“We declare to you what we have seen and heard so that you also may have fellowship with us; and truly our fellowship is with the Father and with his Son Jesus Christ. We are writing these things so that our joy may be complete.” So said the apostle John in the first century A.D.
Easter Sunday allows us to see a glimpse of a larger community, reminds us that our fellowship goes beyond these walls, linking us with others who also share some sense of allegiance to and link with Christ. Which is partly why this Sunday after Easter is always a bit of a letdown, sometimes referred to as “Low Sunday,” a disappointment after seeing the possibilities – the potential – when the larger community comes together.
However, I think we need to pay attention to and even embrace this sense of incompleteness that John articulates. I think we are meant to feel the pain of not having our brothers and sisters, children, grandchildren, friends and neighbours, join us in church.
Former Archbishop of Canterbury William Temple reminded the Church of his time that “the Church is the only organization that exists for those who are not yet members.” That sense of incompleteness is rooted in the apostles’ experience of Jesus. Jesus had taught them to see things wholistically – to pay attention to the one lost sheep, the single mother, the isolated leper — to know the value of a single thing. In today’s Gospel, the fact that Thomas is not there when Jesus first appeared is critical – the other apostles didn’t write him off, didn’t think in terms of themselves alone.
In recent years an unfortunate tendency has arisen in which people put the sole focus on their own well-being and their status with God – the “I’m saved and you’re not and I don’t care” approach. That was not the way that Jesus had taught them. As the New Testament expresses it, the life, death and resurrection of Jesus gave birth to a new way of being, and that way of being had its clearest expression in the community of Christ-followers that came to be known as Ekklesia – the Church.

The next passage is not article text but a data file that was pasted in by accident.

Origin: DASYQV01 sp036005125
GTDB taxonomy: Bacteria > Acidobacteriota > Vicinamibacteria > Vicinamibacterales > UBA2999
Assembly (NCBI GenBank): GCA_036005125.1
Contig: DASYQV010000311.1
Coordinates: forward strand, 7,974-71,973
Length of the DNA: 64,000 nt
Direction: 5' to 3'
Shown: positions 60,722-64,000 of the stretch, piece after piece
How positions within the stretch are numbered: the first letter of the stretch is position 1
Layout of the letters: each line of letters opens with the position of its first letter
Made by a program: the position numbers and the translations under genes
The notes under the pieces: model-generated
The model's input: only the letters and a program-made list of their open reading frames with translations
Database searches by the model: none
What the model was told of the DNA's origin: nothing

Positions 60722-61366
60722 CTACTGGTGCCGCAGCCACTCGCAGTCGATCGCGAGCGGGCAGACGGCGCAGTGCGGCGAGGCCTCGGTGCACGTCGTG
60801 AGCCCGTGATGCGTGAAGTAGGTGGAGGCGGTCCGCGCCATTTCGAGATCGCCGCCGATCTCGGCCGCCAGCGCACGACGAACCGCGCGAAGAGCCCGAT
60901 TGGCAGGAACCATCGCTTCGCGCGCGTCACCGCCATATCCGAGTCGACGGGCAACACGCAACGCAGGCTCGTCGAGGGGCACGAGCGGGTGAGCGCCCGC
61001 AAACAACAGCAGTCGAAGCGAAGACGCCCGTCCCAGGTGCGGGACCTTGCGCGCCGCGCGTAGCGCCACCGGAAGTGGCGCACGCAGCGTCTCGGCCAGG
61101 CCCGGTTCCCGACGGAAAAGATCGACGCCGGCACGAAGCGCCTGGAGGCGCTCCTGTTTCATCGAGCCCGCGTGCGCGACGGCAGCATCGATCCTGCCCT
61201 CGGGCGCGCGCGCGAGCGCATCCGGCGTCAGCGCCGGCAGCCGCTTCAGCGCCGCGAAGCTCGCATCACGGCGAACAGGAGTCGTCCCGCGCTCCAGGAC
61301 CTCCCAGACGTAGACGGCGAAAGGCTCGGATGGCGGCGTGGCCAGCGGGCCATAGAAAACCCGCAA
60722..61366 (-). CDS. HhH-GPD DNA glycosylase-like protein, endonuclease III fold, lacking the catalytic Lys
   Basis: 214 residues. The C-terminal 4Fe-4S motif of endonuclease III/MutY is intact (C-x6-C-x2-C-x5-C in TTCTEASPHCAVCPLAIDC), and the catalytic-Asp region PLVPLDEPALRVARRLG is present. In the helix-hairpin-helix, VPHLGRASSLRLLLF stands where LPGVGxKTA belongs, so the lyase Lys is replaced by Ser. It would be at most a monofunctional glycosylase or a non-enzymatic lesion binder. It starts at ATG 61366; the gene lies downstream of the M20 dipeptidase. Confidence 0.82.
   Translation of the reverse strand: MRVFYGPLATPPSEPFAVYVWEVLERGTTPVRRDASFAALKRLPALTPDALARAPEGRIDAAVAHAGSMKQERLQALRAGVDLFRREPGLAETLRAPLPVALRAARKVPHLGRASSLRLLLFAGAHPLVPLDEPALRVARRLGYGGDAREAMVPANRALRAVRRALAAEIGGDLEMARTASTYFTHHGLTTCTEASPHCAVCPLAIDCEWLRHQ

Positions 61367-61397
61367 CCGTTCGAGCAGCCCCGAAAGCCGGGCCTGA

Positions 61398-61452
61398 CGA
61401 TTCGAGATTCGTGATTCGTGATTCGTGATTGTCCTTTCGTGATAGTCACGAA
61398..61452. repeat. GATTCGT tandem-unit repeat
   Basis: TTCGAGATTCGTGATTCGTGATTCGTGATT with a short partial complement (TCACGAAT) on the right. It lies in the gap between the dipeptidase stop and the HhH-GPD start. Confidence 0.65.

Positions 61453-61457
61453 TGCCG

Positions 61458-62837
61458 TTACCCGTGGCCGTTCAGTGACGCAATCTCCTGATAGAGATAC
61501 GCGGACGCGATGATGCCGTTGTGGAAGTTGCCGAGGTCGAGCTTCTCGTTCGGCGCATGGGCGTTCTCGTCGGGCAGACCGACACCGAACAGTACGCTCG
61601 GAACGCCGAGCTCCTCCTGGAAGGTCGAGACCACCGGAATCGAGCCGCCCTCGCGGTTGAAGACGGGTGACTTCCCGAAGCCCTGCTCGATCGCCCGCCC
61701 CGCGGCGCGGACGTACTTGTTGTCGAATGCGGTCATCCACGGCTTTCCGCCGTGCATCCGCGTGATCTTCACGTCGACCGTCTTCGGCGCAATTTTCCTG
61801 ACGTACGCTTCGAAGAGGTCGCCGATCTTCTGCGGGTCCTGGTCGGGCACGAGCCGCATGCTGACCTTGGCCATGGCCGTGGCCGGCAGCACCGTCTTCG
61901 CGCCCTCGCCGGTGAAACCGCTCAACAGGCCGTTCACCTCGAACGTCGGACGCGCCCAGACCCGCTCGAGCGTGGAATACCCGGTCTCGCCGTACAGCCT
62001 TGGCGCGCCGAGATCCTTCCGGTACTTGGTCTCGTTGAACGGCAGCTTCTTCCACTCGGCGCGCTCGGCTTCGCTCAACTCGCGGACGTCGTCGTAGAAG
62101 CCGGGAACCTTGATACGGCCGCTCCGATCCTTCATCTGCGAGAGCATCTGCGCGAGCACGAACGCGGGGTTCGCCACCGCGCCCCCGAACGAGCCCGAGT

The story shows that the individual disciples did not scatter, tempting as it was to look out for themselves only, but made a decision, an inspired decision, to stay together, to commit to each other, which, given the hostile and dangerous circumstances, was itself something of a miracle as well as a testimony to the validity of their experience of the presence of the risen Christ in their midst.
For the early Church, at least for the ones who wrote about it, the Resurrection is clearly not just about an amazing thing that happens to an individual. The focus immediately shifts to the community, and of course as we read those Gospels we see a witness there to the fact that Jesus was not about making himself unique or demanding to be above others. All the way along, the focus and concern was on the community around him and he was constantly reaching out to pull others into that community, so much so that it became something of a travelling city, moving about with Jesus.
In John’s version of things, the outpouring of the Holy Spirit is an event that happens a week after the Resurrection. The Spirit is given directly by the risen Christ as he breathes his Spirit (the Spirit) into them, connecting it much more directly with the Resurrection moment/event, and this gift is given to them as a group, not individually, which may be part of the point in indicating that Thomas had initially been missing. The Spirit of the risen Christ is a gift to the whole Church to enable it to be Christ’s continuing presence – his body. It mattered that Thomas was not there.